Broxterman v. State Farm Lloyds, (E.D. Tx. 2016)(Mazzant, J.)

Hawaii: Defending Insured In Underlying Claim Not Necessarily Bad Faith Safe Harbor

HAWAII, Feb. 4 – The Supreme Court of Hawaii has ruled that a title insurer’s defense of its insured in underlying action to quiet title does not shield that insurer from bad faith exposure, and that questions of fact regarding the reasonableness of such action, as opposed to settling the underlying claim which appeared to be meritorious,  precluded summary judgment in favor of the title insurer.

In Anastasi v. Fidelity National Title Ins. Co., the Court affirmed an intermediate appeals court ruling that a summary judgment in favor of Fidelity National should be reversed, and the case remanded to trial for exploration of whether the title insurer should have paid to settle the underlying action to quiet title against its insured, Anastasi,  earlier, as opposed to continuing to litigate.  There was evidence that a warranty deed upon which Anastasi issued a mortgage to the borrower  was falsified, and the true owners of the property would prevail in the underlying suit against Anastasi and the mortgagee.

The Court found there were questions of fact regarding the reasonableness of Fidelity National’s continuing the defense of its insured in the underlying case after learning the deed upon which Anastatia issued the mortgage was forged.  Justice Paula Nakayama wrote for the court:

“If insurance companies were held to be acting reasonably as a matter of law any time they filed or defended lawsuits under a contractual right to pursue litigation, frivolous lawsuits could be used to unfairly delay payments to insureds for years…

The opinion also contains an excellent discussion of an ongoing discovery dispute regarding whether documents prepared by Fidelity’s in house legal department during the claims investigation were protected by attorney client privilege or the attorney work product doctrine.  The Court remanded that issue to the trial court as well, directing it to make a determination whether the documents in question were prepared “because of” litigation or the threat of litigation, or whether they would have been prepared regardless.

Anastasi v. Fidelity National Title Ins. Co. (HI 2016)(Nakayama, J.)

Dickie McCamey Lawyers Obtain Rescission of $25M Product Contamination Policy For Client In Coverage Dispute

PITTSBURGH, Feb. 1 – Dickie McCamey lawyers Robert Marino and Dave Ziegler along with lawyers from Choate, Hall & Steward have successfully obtained rescission of a $25 million dollar surplus Product Contamination Insurance (PCI) policy issued by Starr Surplus Lines Inc. Co . to H.J. Heinz.  The ruling  relieves the insurer of reimbursing Heinz for expenses arising out of the furnishing of lead-contaminated baby food.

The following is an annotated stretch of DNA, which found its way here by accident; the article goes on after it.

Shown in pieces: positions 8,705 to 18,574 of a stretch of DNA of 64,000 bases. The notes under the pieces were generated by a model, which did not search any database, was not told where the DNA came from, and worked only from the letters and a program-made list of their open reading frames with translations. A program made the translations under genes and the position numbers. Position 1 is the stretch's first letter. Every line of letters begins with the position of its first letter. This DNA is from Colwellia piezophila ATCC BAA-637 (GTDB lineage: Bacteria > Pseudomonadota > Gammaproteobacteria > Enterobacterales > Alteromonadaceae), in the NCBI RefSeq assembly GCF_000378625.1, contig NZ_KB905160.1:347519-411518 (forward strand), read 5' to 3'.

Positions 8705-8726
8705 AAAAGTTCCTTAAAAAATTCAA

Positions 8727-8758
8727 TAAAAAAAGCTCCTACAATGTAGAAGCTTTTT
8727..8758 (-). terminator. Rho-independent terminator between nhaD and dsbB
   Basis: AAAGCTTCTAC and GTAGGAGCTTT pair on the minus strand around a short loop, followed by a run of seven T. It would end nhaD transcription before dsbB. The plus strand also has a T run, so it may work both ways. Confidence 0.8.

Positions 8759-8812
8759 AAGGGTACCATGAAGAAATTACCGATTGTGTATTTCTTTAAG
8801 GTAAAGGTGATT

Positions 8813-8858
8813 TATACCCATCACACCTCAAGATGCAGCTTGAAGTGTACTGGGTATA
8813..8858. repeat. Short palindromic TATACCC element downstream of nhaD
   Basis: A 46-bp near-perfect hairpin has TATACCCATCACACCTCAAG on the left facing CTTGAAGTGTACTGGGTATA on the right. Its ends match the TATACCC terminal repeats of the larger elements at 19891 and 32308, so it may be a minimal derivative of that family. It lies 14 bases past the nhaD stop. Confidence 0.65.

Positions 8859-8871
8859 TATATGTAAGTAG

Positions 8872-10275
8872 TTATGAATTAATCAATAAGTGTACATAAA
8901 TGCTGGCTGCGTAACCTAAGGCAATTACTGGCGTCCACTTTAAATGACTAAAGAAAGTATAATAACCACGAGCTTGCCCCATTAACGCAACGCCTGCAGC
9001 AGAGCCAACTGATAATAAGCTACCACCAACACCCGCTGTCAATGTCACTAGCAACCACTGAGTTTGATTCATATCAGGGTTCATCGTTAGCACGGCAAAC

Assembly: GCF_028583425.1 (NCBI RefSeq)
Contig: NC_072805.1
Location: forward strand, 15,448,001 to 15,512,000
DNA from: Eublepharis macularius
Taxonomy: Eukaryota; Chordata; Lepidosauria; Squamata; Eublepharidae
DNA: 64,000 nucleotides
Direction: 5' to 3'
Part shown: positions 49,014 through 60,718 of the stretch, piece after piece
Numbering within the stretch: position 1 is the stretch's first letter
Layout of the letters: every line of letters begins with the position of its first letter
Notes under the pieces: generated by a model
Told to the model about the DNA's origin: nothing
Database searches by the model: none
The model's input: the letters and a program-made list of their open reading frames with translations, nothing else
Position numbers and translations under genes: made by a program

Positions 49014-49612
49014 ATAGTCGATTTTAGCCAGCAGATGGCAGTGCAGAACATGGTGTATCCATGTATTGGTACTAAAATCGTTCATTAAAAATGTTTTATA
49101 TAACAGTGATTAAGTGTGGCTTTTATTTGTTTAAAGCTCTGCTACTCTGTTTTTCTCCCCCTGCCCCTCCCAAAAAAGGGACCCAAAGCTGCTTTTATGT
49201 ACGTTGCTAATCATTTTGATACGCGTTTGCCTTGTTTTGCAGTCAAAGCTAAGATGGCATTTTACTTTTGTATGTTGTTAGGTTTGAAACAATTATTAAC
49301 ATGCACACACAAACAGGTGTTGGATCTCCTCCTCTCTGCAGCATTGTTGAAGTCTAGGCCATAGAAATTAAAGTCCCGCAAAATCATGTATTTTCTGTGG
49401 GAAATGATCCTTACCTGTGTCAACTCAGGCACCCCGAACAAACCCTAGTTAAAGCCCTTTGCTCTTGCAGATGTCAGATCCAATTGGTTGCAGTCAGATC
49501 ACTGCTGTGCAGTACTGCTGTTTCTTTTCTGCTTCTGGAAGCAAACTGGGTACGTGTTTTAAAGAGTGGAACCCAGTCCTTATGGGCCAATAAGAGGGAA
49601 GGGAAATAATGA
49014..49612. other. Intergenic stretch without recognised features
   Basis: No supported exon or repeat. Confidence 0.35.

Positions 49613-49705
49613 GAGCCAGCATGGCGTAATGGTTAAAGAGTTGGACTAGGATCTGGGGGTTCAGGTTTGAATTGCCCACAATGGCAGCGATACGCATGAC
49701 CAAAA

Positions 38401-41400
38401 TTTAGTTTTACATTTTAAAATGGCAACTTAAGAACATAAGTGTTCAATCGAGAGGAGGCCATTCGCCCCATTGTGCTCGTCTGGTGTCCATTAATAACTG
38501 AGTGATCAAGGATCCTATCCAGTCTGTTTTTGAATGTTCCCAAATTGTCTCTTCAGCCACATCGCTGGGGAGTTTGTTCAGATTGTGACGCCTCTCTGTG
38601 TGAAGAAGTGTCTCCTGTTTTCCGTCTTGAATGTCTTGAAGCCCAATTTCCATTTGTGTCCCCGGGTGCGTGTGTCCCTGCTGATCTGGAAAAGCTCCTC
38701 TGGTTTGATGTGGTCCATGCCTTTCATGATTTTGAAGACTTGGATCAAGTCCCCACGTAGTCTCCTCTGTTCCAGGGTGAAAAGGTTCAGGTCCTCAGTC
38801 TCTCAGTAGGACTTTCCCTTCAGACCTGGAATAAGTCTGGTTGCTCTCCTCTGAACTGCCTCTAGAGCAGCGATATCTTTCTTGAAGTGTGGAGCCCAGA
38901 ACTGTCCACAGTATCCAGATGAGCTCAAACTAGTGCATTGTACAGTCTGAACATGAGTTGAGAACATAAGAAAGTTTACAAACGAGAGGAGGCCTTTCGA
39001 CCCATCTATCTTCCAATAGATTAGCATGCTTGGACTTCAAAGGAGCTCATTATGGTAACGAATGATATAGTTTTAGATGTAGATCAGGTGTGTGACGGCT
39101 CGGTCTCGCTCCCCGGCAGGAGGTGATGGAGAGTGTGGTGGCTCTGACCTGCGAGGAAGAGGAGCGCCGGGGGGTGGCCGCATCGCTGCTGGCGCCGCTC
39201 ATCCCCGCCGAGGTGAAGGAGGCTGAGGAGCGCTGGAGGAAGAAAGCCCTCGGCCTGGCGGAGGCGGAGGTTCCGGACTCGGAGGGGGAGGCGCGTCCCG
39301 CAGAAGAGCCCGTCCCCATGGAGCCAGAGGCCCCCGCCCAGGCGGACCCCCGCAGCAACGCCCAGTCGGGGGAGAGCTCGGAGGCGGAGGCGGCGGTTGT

Applying New York law, U.S. District Judge Arthur Schwab ruled earlier this week that the omission of multiple significant prior contamination claims from Heinz’ loss histories in the application for coverage was material, thereby entitling Starr to rescission of the policies.  Schwab found testimony from Starr’s underwriters and executives that the unreported losses were material to insuring Heinz’ risk credible.

The Court, with the consent of counsel, empaneled an advisory jury to assist with fact finding, and while it agreed with most of the jury’s findings,  it departed and disagreed with that portion of the advisory jury verdict which found that Heinz had adequately proved Starr had waived the right to assert Heinz’ material misrepresentations as to prior losses.  Schwab wrote:

While Starr was not “perfect” in its assessment and underwriting practices, perfection is not the standard.  Instead, this Court finds that Starr acted more than reasonably under the circumstances.  Specifically, the Court finds that Starr’s expert was credible, and that Starr’s underwriters lacked sufficient knowledge of Heinz’ misrepresentations or omissions.

The Court rejected Heinz’ claims that Starr engaged in post-claim underwriting, and that Starr should have conducted further investigation during the underwriting process about prior losses, including delving into information about Heinz’ prior losses from sources other than the application, including applications for other coverages, and prior news coverage of Heinz contamination claims.

While Schwab conceded the equitable remedy of rescission ab initio was an extreme one, he ruled that Starr met its burden of proving entitlement to the equitable remedy.  Dickie McCamey’s attorneys worked as co-counsel in the case with Attorneys Bob Frank, John Nadas, Matt Arnould and others at Choate Hall & Stewart in the representation of Starr.

H.J. Heinz Company v. Starr Surplus Lines Ins. Co., (W.D. Pa., Feb. 1, 2016)(Schwab, J.).

Editor’s Note:  Judge Schwab’s opinion makes it fairly clear that an insurer does not have a reasonable duty to either 1.) presume an applicant is omitting information; or 2. ) investigate items which do not appear on the application.

Insured’s Failure To Disclose Prior Pathogen Losses Results In Dismissal of Coverage, Bad Faith Claims